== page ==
Why are your egg whites orange?

Many of our clients run fitness facilities or nutrition businesses and need to take pictures of food. For these images to have the desired effect, the food needs to look appetizing. Low-quality pictures just don’t look appealing, and it’s very hard to convince a person to try a healthy recipe when the accompanying photo makes the food look unpalatable.

Food photography is an art form unto itself: You can spend a career and a lot of money learning how to take amazing pictures in the kitchen. Instead of focusing on all the minor details, we’ll give you one simple thing you can do to immediately improve your food photos with a cell phone or a basic camera: Use natural light or a low-cost photography light.

If you’re on a budget and can take your photos at a time when you have some natural light, you don’t have to spend anything at all. If you want to invest in some basic equipment or need to shoot after the sun is down, you can get a light or two for about $150 or less.

Whatever you do, don’t ever take food photos in the kitchen with normal kitchen lighting. Here’s what that does:

Turn all the lights off and take your food to a window during daylight hours. In general, make sure the window is to the left or right of the food, not behind it (although backlighting can work very well in the right situation). Then snap your picture. You might be amazed at what happens.

Here’s that same apple with natural light only—and all photos were taken with the same iPhone.

In the photo above, we moved 6 feet away from where we shot the first photo, and we used the light from a window at about 2 p.m.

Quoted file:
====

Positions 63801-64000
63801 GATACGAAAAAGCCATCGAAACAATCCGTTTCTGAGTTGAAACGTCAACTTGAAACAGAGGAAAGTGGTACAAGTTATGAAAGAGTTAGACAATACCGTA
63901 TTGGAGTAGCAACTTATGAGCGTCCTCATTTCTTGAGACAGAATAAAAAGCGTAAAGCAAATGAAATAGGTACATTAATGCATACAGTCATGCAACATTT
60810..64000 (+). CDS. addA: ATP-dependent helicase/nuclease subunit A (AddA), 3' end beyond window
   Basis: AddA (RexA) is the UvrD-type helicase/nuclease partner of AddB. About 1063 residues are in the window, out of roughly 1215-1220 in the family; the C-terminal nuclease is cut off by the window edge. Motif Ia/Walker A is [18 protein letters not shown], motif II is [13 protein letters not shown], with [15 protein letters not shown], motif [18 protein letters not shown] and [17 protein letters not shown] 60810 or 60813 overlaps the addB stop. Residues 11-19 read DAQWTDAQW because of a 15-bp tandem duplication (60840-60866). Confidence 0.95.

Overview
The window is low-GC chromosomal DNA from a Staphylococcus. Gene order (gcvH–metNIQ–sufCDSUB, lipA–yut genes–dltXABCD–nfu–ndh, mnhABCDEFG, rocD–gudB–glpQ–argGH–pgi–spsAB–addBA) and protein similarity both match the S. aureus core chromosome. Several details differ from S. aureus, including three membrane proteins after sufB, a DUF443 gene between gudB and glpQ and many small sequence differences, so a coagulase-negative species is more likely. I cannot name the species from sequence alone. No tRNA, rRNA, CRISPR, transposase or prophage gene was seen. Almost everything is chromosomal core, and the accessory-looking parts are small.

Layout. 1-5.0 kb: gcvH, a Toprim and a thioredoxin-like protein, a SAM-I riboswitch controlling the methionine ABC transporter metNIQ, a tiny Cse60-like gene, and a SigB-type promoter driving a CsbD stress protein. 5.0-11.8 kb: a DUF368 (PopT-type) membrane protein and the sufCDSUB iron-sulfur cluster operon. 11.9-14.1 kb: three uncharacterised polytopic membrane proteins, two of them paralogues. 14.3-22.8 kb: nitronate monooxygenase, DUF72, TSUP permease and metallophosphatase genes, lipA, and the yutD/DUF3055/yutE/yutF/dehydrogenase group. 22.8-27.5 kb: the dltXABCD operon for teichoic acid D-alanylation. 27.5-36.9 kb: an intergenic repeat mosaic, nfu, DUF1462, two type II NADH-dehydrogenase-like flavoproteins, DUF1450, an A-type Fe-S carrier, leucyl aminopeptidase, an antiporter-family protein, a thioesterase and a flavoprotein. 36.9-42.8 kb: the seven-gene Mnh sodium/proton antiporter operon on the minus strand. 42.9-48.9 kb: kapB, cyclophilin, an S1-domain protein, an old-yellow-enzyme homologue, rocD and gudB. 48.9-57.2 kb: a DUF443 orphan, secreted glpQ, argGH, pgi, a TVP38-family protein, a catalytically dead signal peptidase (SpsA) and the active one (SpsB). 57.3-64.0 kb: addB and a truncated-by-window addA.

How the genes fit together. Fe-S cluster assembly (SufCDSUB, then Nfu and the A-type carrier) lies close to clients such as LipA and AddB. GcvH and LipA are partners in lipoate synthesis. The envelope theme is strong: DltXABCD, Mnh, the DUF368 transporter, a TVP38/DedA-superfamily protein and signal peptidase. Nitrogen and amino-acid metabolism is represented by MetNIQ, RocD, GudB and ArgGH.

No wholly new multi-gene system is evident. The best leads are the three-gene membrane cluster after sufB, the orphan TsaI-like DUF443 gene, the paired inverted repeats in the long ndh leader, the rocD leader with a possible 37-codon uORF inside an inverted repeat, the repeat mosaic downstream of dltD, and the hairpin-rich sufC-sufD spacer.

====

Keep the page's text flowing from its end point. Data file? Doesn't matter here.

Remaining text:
Want to go a little further? The next picture was taken with an inexpensive tabletop light to supplement the natural light. Some photographers prefer natural light to artificial, and that’s just fine. We only want to show you the huge difference you can make with the right light.

The light we used has been discontinued, but it cost $105, and Amazon is full of inexpensive lights for tabletop photography.

Got 1 minute and want to go even further? This next photo was edited in a free app.

We used 1 more minute and a different free app to alter the background:

These photos aren’t meant to be the pinnacle of culinary photography. A seasoned pro with a $5,000 camera could go even further—and sometimes we recommend our clients find a person like that. Here, we’re interested in simplicity and speed for the busy entrepreneur who wants to quickly improve his or her media.

Modern technology gives you a host of ways to take great photographs without a lot of effort. Try using natural light for your next food photo and see what it does for your work.

And if you want to learn how to create the third, fourth and fifth photos, we can teach you how to do that, too.

Struggling to showcase your business? We can help.